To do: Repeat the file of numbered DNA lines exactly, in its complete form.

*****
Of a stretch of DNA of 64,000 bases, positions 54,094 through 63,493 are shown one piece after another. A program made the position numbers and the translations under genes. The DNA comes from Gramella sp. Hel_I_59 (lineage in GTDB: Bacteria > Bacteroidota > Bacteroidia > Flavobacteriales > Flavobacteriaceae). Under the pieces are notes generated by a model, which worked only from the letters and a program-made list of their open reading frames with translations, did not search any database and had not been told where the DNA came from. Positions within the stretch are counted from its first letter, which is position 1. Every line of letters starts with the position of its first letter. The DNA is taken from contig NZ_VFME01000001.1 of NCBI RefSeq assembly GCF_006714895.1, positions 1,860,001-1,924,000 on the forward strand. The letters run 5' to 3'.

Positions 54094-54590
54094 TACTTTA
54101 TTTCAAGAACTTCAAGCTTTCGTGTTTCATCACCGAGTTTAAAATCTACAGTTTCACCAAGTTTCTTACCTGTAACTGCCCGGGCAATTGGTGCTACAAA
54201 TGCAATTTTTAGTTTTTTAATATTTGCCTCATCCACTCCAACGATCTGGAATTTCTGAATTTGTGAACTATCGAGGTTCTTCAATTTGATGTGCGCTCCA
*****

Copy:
Of a stretch of DNA of 64,000 bases, positions 54,094 through 63,493 are shown one piece after another. A program made the position numbers and the translations under genes. The DNA comes from Gramella sp. Hel_I_59 (lineage in GTDB: Bacteria > Bacteroidota > Bacteroidia > Flavobacteriales > Flavobacteriaceae). Under the pieces are notes generated by a model, which worked only from the letters and a program-made list of their open reading frames with translations, did not search any database and had not been told where the DNA came from. Positions within the stretch are counted from its first letter, which is position 1. Every line of letters starts with the position of its first letter. The DNA is taken from contig NZ_VFME01000001.1 of NCBI RefSeq assembly GCF_006714895.1, positions 1,860,001-1,924,000 on the forward strand. The letters run 5' to 3'.

Positions 54094-54590
54094 TACTTTA
54101 TTTCAAGAACTTCAAGCTTTCGTGTTTCATCACCGAGTTTAAAATCTACAGTTTCACCAAGTTTCTTACCTGTAACTGCCCGGGCAATTGGTGCTACAAA
54201 TGCAATTTTTAGTTTTTTAATATTTGCCTCATCCACTCCAACGATCTGGAATTTCTGAATTTGTGAACTATCGAGGTTCTTCAATTTGATGTGCGCTCCA